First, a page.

Monday, July 15, 2013

A What if Gift

Have you ever said you wouldn’t wish a certain illness or excruciating pain on your worst enemy? Well, what if you could? 15 year old Nya can. She has the gift of absorbing pain in her own body and if she chooses, shifting it into another person. Warning: this gift can be dangerous.

THE SHIFTER by Janice Hardy, Balzer + Bray, 2009

This is Book I in The Healing Wars. Before I could blog about it, I treated myself to Book II, and both books are reviewed below. Just as I was, readers will be eager to follow the main character far beyond her introduction.    
As The Shifter begins, the Gevegians have lost the war to the Baseeri.  Orphaned by that war, Nya, 15, is fiercely devoted to her only remaining family member, Tali, 12. Through a series of machinations, Nya sees to it that Tali becomes a Healer’s apprentice for the League led by the Luminary, names that strike terror into the hearts of Gevegian’s. Nya sees it as a safe spot in the eye of the storm. For now.

Besides Healers, the reader will meet Takers, enchanters, and trackers. Although Nya tends to take on the task of saving everyone and everything by herself, she is admirably supported by friends Aylin and Danello, whether she wants them to risk their lives in her endeavors or not. In their own way, they are as stubborn as Nya.
Hunger and exhaustion  threaten  Nya, but her greatest enemy is discovery. And that’s what this book is about: discovering gifts and realizing that sometimes a gift must be used as a weapon, no matter how loudly one’s conscience speaks. Protecting the lives of loved ones turns Nya’s gift into a necessary weapon. Sort of like discovering atomic power and how to use it. 

BLUE FIRE by Janice Hardy, Balzer + Bray, 2010
The Healing Wars, Book II.

The page turning action continues, and the characters behave non-stop, remaining brave and resilient. They are willing to risk all. It amazes me how much pain Nya can absorb even though I understand that this is part of who she is and what she does.
In Blue Fire, Nya is still 15 and wanted for a crime she didn’t mean to commit. Teen readers will relate to the quandary Nya encounters as she struggles to do the right thing but evil nips at her heels on all sides.

Darkfall, the third book in the trilogy is available and I have ordered it. (Note: another book by the same title is written by a bestselling author. This Darkfall is part of The Healing Wars, a Young Adult series. The other Darkfall is not.)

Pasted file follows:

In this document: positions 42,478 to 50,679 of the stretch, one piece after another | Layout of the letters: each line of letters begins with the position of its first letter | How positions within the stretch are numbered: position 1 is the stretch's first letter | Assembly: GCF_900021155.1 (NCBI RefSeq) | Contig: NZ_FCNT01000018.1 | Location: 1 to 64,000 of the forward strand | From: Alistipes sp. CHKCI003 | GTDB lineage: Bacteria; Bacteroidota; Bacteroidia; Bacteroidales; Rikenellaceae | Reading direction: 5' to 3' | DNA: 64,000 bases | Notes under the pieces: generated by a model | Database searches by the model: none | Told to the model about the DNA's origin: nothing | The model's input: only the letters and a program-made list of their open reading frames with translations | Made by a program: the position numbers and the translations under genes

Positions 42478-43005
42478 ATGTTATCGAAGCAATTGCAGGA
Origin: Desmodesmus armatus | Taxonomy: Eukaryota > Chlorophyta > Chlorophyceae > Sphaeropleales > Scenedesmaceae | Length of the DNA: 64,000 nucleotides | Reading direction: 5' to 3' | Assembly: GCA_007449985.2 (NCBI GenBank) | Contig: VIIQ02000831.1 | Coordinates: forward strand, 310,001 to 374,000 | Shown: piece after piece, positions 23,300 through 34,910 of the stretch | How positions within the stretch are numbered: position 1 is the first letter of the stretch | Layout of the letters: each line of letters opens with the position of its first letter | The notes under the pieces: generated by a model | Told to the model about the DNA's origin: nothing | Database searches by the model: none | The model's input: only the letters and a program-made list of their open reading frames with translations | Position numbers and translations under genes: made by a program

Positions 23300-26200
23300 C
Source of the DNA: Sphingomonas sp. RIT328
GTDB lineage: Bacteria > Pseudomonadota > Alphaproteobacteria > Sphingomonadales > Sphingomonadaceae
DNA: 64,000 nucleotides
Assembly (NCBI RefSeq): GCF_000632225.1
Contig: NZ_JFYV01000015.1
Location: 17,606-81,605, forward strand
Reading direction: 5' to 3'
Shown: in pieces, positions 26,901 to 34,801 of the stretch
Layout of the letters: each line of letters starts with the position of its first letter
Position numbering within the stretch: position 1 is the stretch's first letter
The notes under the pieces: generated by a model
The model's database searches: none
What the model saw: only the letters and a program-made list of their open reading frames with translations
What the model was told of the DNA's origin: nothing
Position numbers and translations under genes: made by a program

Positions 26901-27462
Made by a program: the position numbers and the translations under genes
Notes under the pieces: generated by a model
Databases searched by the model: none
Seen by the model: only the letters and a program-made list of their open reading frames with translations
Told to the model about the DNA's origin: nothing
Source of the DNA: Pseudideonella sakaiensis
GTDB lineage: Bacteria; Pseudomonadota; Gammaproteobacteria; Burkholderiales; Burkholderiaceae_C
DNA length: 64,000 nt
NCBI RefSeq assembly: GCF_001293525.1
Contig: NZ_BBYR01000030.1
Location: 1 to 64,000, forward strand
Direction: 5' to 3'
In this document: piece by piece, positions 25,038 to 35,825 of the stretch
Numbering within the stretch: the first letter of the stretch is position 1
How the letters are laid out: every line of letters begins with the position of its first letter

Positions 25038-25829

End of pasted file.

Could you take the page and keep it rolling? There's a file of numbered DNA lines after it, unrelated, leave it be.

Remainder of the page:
Reading is so addictive! I have to stop and share or I never will. Author Hardy has written more books…


Thursday, July 4, 2013

For Undercover Readers

What parent can resist this bedtime negotiation: "One more chapter? Pleeeze?"

DOUBLE VISION by F.T. Bradley, HarperCollins Children’s Books, 2012.

“Who, me?”  This could be the theme song of 12 year old Lincoln Baker. He’s his teacher’s field trip nightmare.  Sometimes Linc makes trouble on purpose, but usually it’s for a good cause, like helping out a friend.  Other times, it looks as if Trouble has Linc on speed dial. If this is your son or daughter, reader identification will be immediate.

Linc’s family consists of two loving parents who barely keep the family finances above the red mark. Mom is a nurse and Dad runs a car shop which struggles. Grandpa watches crime shows on TV and absorbs useful tips. I hope we see him in future books.

A software program matches Linc’s face on YouTube with the face of a missing secret agent. How did Linc’s face get on YouTube? It’s a fun story for the reader, not for Linc. Enter two agents from Pandora. (Don’t call them spies. They prefer “secret agents.”) They are close to taking down a criminal organization, but the whole mission is at risk now that top kid agent Benjamin Green has disappeared. The agents see Linc’s match to Benjamin as their opportunity to do Linc a major save the family fortune favor (think reason for YouTube notoriety.). All Linc has to do is stand in for the missing agent. It won’t take long. Linc has much to gain and very little, probably nothing at all, to lose. Said the spider to the fly. 

And we’re off. Twists, turns, friends who are villains or secret agents who turn rogue or might be, instead, deep under cover. Linc dashes from crisis to cliffhanger. The reader just keeps on ploughing through the chapters. It’s hard work to write a book that reads this easily and the writer has been careful to learn her craft.

Linc and his friends’ middle school voices are authentic and consistent.  Henry, a brilliant agent boy wonder scientist teams up with Linc. “The key is to be smarter,” says Henry. He will surely be given more room to shine in future books.

All this talk of future books is more than a wish of mine. Double Vision is the first of a planned series. Double Vision: Code Name 711 will be available in October.  Couple this series for 8-12 with Sound Bender by Lin Oliver and parents who say with a sigh, “my kid is a reluctant reader” will soon enjoy deleting “reluctant” from that sentence.

Hillview School Library